Retro Charlotte

Housewives’ Revolt

“Family Pickets A & P on Park Avenue: Mrs. Curtis H. Mills of 2821 Wilmount Road, her daughters Deborah, 8, Teresa, 3, and son, Derwood, 6, march for lower prices.” Oct. 28, 1966
“Family Pickets A & P on Park Avenue: Mrs. Curtis H. Mills of 2821 Wilmount Road, her daughters Deborah, 8, Teresa, 3, and son, Derwood, 6, march for lower prices.” Oct. 28, 1966 The Charlotte Observer

October, 1966: anger over high food prices bubbled up across the country and became a national movement - and Charlotte housewives rallied for the cause!

From the Charlotte Observer, October 30, 1966

Small Bands of Marchers Get Support

‘Mad Mothers’ Picketing Cheered, But Trade Goes On

Charlotte’s “mad mothers” got sparkling blue skies and shouts of encouragement from passers-by Saturday to make up for their small numbers as they picketed local supermarkets for lower food prices.

“You’d be surprised at the number or people who clap,” said Mrs. David Sanders as she and her daughter marched in front of the Harris-Teeter market at Central Avenue and The Plaza. “Some of them would feel foolish to get out and walk, I did at first.”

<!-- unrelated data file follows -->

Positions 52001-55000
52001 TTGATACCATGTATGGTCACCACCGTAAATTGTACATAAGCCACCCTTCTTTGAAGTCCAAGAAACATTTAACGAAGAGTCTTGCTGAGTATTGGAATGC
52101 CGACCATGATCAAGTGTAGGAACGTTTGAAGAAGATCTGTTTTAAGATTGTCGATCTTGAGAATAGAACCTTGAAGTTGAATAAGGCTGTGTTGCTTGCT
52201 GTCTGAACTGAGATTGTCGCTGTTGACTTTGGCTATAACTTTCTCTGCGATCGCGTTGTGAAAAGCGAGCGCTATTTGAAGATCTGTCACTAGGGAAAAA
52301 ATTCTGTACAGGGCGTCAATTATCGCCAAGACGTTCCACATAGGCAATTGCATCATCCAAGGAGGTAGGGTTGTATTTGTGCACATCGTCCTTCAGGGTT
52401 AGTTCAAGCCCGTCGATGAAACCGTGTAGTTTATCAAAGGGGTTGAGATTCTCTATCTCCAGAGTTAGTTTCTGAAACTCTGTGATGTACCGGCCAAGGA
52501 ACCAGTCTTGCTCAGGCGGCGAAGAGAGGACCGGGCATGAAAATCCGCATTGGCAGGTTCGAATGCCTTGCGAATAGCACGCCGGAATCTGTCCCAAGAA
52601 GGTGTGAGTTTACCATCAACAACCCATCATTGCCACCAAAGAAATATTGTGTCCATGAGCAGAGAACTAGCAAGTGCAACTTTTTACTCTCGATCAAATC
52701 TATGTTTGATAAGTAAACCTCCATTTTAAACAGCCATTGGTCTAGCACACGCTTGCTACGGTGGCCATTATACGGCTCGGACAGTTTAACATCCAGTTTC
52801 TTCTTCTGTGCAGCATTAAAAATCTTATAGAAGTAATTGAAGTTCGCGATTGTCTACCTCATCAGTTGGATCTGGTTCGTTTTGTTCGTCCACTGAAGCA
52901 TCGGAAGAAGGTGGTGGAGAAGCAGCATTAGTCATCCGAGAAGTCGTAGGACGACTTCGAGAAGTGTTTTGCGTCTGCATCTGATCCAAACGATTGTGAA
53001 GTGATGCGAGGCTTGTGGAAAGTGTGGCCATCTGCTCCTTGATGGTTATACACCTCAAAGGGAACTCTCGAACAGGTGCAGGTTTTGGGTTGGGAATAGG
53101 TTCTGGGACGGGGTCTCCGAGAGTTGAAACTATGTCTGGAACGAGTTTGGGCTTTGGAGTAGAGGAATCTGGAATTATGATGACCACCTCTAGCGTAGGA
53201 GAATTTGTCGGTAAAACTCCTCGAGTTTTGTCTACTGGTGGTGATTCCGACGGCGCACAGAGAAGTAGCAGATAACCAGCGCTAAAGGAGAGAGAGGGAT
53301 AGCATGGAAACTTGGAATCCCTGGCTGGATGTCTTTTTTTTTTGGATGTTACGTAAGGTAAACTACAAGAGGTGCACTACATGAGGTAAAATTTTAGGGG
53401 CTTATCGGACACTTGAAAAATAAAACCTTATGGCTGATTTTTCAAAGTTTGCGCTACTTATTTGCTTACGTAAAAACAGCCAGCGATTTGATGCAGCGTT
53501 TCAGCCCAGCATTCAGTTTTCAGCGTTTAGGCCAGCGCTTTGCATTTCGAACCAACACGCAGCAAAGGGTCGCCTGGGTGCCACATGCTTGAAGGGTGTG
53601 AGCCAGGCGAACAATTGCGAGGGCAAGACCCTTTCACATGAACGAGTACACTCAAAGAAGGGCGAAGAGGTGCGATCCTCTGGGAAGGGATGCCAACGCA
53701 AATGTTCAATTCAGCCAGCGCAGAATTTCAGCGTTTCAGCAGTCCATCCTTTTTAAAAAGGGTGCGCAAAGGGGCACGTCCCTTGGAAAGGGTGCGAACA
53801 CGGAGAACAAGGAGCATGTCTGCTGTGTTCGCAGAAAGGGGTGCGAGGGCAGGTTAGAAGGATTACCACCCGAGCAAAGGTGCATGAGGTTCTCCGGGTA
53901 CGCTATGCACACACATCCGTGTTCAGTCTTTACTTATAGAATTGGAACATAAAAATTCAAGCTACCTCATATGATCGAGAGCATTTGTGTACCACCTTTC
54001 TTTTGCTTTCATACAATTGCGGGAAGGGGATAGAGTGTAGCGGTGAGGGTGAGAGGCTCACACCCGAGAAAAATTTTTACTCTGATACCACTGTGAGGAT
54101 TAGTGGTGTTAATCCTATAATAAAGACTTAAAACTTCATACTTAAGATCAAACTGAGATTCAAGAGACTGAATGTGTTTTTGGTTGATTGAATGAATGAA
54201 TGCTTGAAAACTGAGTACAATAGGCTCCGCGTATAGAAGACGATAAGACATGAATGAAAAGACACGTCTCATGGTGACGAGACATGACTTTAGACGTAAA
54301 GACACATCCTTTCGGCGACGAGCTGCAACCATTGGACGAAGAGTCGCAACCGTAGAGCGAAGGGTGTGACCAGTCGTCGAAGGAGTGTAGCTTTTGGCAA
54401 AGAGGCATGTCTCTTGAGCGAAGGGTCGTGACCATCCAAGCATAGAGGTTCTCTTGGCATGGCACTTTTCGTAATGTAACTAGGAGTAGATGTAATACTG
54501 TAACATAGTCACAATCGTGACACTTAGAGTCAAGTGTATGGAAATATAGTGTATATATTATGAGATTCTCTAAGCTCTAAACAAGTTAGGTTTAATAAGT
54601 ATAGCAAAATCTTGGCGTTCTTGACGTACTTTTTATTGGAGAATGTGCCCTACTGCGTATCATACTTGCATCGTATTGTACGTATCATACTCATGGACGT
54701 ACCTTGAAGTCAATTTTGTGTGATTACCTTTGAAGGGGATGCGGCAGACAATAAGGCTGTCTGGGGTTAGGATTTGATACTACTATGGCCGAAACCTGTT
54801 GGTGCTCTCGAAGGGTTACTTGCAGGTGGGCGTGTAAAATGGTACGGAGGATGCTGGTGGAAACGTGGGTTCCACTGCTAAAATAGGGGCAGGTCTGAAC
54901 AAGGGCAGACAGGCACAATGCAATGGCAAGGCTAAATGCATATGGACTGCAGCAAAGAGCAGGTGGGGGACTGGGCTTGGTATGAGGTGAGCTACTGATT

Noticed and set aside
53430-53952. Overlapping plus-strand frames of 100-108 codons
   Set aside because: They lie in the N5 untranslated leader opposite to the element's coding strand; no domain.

Her daughter’s sign read, “Break the Ice - Cut the Price” and Mrs. Sanders warned her to follow “the rules” and stay 15 feet away.

Mrs. Sanders said that a policeman had sat in his car and stared at the group for a while in the morning, then had driven off when her husband got out a camera. That was the only “labor disturbance” seen Saturday, except for a yapping match between a picketer’s dog and one in a passing car near the A&P on E. Park Ave.

Housewives at all the stores felt that doing without trading stamps, gimmicks and fun-tests would mean lower prices, although store managers deny it.

Women who had crossed the lines to shop said they were in sympathy with the picketers. “I think it’s a good idea,” said one woman. “I hope they can do it. But I’ve got a lot of kids and we’ve got to eat.”

Another woman said she thought the picketing wouldn’t do any good, and the manager said business was “all right,” although you couldn’t know until the registers were added up. “It could be a lot of small orders.”

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